For this analysis, the input models representing all existing buildings assumed to be 20 to 50 years old included insulation entirely above the deck with an R-value of 12.4. The input models for the energy-efficient replacement roof systems used an overall roof insulation R-value of 25.4 for Climate Zones 2 and 3 and 30.5 for Climate Zones 4, 5 and 6. This assumes the existing R-12.4 insulation is reused and 2.2- or 3-inch-thick polyisocyanurate insulation is installed on top of it. The resulting two-layer insulation values of R-25.4 and R-30.5 satisfy the minimum prescriptive requirements of ASHRAE 90.1-2010’s preliminary version for these respective climate zones.
Opportunities
As previously mentioned, the Bayer MaterialScience study used the data established from rigorous scientific building energy analysis resources and tools, a detailed market analysis based on published sources and a life cycle perspective as the basis for the following key conclusions:
• Installing low-slope, energy-efficient roof systems provides a vital opportunity for many building owners to save significant money on heating and cooling costs while conserving a vast amount of the U.S.’ energy and water resources and limiting environmental effects such as greenhouse gas emissions and smog. Furthermore, insulation is a readily available, long-proven technology.
• The savings and other benefits are substantial enough to anticipate that energy-efficient roof systems could be installed on an estimated annual 1.5 billion square feet of commercial floor area undergoing roof system replacement.
The study weighted the market share of each building type used in the study. For this exercise, the latest EIA Commercial Building Energy Consumption Survey (CBEC-2003) data were used.
The consumed utilities of electricity and natural gas, as well as the additional installed insulation required for an energy-efficient roof system, were evaluated from a cradle-to-grave perspective. As a result, the complete life cycle energy—known as source energy—and resulting potential global warming emissions, were quantified and compared.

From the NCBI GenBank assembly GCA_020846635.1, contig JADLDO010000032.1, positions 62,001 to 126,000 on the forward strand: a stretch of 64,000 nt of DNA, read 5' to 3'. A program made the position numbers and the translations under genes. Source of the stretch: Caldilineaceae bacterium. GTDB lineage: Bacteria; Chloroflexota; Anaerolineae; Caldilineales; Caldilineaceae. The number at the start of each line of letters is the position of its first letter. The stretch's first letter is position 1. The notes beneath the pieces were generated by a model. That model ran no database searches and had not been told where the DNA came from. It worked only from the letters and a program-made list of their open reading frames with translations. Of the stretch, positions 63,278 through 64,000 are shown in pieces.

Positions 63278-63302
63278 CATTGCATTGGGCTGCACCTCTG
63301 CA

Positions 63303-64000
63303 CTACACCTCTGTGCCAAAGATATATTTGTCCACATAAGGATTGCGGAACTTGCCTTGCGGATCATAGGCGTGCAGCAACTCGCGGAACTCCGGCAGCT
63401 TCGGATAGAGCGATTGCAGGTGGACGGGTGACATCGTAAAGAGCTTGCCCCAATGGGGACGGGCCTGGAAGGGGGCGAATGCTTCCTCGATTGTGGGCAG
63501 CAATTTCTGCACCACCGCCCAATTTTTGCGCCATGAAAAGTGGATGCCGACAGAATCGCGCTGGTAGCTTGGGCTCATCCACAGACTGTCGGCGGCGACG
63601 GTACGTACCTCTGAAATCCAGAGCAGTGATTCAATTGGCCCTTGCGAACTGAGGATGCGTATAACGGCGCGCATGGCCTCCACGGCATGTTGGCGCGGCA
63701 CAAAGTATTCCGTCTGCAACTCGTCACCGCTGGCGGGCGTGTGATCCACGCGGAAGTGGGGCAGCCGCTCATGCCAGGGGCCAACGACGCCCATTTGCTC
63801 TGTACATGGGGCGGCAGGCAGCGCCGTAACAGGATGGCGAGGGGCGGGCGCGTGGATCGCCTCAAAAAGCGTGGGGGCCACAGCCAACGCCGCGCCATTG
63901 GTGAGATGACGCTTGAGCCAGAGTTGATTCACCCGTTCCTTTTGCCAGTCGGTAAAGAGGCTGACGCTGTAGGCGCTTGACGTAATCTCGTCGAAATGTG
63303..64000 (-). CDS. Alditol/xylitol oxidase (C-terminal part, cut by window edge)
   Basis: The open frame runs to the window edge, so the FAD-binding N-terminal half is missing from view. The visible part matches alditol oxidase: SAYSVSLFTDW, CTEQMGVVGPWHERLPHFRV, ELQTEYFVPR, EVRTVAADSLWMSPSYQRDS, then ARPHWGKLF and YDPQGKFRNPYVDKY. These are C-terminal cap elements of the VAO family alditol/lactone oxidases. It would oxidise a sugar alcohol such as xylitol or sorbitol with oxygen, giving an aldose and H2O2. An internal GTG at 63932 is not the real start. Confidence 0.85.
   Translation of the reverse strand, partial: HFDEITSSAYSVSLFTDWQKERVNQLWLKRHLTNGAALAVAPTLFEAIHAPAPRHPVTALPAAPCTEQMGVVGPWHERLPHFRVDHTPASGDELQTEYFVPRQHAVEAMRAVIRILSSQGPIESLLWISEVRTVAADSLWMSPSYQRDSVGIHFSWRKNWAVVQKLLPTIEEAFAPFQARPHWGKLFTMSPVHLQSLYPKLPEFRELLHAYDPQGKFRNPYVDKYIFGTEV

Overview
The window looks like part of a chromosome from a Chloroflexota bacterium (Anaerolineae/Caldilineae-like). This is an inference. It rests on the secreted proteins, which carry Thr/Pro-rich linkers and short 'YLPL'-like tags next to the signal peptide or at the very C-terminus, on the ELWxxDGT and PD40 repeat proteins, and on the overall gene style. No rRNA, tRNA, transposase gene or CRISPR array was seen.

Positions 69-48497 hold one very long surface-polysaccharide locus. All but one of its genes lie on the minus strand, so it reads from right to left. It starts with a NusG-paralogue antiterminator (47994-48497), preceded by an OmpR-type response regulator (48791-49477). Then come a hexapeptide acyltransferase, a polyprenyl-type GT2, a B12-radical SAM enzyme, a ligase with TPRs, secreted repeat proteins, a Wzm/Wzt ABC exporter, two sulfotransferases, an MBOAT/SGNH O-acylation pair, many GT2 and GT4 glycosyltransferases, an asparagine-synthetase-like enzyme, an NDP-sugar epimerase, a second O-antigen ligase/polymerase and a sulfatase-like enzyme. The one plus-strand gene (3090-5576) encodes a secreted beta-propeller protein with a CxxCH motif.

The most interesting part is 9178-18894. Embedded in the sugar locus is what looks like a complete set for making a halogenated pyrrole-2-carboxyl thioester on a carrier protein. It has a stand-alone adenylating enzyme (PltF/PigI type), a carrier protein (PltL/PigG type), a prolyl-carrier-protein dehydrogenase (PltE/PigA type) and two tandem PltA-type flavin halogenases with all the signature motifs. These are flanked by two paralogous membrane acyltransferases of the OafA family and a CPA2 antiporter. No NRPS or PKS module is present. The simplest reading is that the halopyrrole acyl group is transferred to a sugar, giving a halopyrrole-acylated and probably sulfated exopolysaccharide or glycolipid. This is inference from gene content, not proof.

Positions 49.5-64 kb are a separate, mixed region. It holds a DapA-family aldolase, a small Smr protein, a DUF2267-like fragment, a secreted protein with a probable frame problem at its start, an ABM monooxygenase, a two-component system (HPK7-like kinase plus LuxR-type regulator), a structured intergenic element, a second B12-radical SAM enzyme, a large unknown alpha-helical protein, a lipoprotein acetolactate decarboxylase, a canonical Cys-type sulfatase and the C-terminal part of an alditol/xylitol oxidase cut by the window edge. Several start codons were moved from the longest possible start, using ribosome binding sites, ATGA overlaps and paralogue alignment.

The economic analyses used established resources for the basis of all calculations. Utility cost calculations were performed by the EnergyPlus program; flat annual inflation rates on electricity and natural gas were based on EIA projections; and current installed insulation costs were taken from the RS Means CostWorks Online Construction Estimator.
Findings
The Bayer MaterialScience study findings demonstrate substantial energy, carbon footprint and utilities cost reductions are achievable with energy-efficient roof system replacement. Carbon footprint is calculated by determining a product’s greenhouse gas emissions throughout its entire life cycle from the production of the raw material used during its manufacture through the product’s use to its final disposal.

Figure 3: Annual source energy savings during a 20-year period versus renewable-energy production rates in 2008
By improving thermal performance during reroofing, building owners should save $2.4 billion in utility costs and 0.266 Quads in source energy and prevent more than 19 million tons of carbon dioxide-equivalent emissions annually after a 10-year period.
From a life cycle perspective, the energy saved by adding insulation during roof system replacement on the 10 building types studied was 20 to 28 times greater than the one-time energy use required for extracting and processing raw materials, as well as manufacturing, installing and transporting the insulation. These calculations were based on a conservative 30-year product life.
Implications
According to Buildings Energy Data Book, existing commercial buildings consume about 18 percent of all U.S. annual energy based on floor area. Because a majority of these buildings will require roof system replacement during the next 15 to 25 years, there is a practical opportunity to improve their thermal performances when the time for roof system replacement comes. As such, these buildings play an important role in the challenge to achieve substantial reductions in energy consumption and environmental effects.
In light of economic conditions, opportunities to save money currently may be lost because of the tendency to eliminate—or at least delay—capital projects and instead patch roofs. This opens the door to costly roof system failures later, as well as missed opportunities to increase buildings’ energy efficiency immediately and in coming years. Realizing energy-efficiency opportunities and taking action can lead to rewards in the future.